Fire hall demolition causes rat problem for Champlain Heights resident


Reported by Cheryl Whiting

Some residents in Champlain Heights are wondering why the City of Vancouver is doing nothing about a rat problem they say has been caused by the demolition of a nearby building.

Sandie Brown, a resident and board member of Killarney Gardens Housing Co-Operative, said that rat sightings went up drastically after Fire Hall No. 5 was demolished in July.

A dead rat that made its way onto Sandie Brown’s lawn, a problem that Brown claims the city is not dealing with. Submitted photo

“I was looking outside my patio door and there were four young rats frolicking on my patio deck,”
 Brown said. “I was livid.”

City and exterminator didn’t help in resolving rat problem

After a few rat sightings and the desecration of her vegetable garden, Brown said she called city hall, and they sent a technician out. Instead of fixing the problem, Brown said the technician blamed her for having the vegetable garden and said that it was the cause of the rat problem.

“He didn’t put down bait traps or anything. His attitude was like, ‘you have no proof, it’s up to you to deal with them,’” she said.

Brown said that she has had to have exterminators come to her property, and will be having landscapers come this week and if they find anything, she will need to have the exterminator back again.

Other municipalities have current rodent policies

Coquitlam enacted a policy after receiving numerous complaints about rats from neighbours adjacent to demolition sites.

Sandie Brown on her property where she had a frustrating rat problem due to the nearby fire hall demolition. Photo: Cheryl Whiting.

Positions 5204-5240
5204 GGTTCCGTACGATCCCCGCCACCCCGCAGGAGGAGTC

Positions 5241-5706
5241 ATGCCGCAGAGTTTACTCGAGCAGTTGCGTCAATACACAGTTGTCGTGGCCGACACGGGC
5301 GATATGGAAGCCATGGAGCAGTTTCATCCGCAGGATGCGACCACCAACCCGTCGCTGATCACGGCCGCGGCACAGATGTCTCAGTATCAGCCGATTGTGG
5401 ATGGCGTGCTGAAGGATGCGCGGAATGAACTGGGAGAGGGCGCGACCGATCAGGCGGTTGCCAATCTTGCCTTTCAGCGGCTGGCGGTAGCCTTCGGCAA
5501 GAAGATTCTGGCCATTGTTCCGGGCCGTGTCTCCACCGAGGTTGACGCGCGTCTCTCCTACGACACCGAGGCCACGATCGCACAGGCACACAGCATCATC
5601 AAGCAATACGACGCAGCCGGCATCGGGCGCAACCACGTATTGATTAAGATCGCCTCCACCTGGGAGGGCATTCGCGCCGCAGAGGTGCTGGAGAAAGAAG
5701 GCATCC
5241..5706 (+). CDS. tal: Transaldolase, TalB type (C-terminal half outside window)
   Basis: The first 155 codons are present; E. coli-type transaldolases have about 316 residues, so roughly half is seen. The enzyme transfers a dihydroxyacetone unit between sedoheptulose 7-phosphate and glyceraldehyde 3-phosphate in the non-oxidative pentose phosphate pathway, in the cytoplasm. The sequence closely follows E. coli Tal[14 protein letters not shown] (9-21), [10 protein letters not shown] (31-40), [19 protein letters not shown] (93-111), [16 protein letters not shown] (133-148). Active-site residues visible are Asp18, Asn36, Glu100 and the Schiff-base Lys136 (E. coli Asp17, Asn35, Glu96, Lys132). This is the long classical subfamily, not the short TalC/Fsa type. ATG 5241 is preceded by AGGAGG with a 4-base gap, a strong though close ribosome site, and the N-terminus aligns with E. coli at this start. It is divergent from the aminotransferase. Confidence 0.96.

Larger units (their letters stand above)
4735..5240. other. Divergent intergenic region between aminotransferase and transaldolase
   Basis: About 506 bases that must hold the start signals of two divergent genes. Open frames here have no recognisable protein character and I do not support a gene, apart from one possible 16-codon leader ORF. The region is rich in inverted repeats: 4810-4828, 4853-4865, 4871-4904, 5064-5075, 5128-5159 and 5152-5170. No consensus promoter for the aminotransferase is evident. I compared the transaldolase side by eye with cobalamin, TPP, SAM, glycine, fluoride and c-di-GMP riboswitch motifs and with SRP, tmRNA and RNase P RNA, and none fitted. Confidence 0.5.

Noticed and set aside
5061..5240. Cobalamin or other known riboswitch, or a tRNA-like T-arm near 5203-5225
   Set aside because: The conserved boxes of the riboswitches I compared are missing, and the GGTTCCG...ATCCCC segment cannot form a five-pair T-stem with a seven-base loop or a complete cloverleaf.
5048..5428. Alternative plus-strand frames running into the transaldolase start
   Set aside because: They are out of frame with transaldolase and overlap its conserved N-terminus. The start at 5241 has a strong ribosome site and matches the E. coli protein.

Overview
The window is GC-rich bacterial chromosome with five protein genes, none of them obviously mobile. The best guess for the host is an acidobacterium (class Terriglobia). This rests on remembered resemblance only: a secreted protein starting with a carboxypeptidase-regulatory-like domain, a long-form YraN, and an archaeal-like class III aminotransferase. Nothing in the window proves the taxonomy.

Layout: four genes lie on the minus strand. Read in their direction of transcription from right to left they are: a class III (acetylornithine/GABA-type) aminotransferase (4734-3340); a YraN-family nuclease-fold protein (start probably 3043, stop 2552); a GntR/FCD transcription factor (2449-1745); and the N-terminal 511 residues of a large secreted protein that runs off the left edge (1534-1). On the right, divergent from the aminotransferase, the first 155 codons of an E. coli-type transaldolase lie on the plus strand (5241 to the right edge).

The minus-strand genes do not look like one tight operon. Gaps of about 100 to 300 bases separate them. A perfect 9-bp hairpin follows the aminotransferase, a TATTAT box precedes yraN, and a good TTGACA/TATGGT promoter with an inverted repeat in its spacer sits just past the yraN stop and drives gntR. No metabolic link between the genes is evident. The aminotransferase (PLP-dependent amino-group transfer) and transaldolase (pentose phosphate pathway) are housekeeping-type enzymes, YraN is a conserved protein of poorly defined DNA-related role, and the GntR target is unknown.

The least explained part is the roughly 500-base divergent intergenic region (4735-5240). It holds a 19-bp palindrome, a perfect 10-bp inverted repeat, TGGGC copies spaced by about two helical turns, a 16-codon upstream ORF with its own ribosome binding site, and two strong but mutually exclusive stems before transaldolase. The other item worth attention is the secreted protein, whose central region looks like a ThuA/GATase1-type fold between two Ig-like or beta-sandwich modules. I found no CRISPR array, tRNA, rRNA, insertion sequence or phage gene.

Sandie Brown on her property where she had a frustrating rat problem due to the nearby fire hall demolition. Photo: Cheryl Whiting.

Jim Bontempo, manager of building permits and approvals for Coquitlam, confirmed that rat sightings were due to increased demolition in the city, and that all property owners are now required to submit an inspection report from a pest control company before qualifying for a demolition permit.

“The program is fairly successful, in that we have not really been getting a lot of complaints from adjacent neighbours since,” he said.

While Vancouver does not have the same law as that of Coquitlam, city spokesman Tobin Postma said that solutions are being discussed.

“Staff are currently reviewing the permit requirements and looking at how a similar sort of rodent policy could be incorporated,” he said over email.

Brown said she feels frustrated with the lack of action from the city.

“I know that all large urban areas have problems with rodents but I don’t feel it should be to the extent that it is now,” she said. ‘[The city has] just dragged their heels.”

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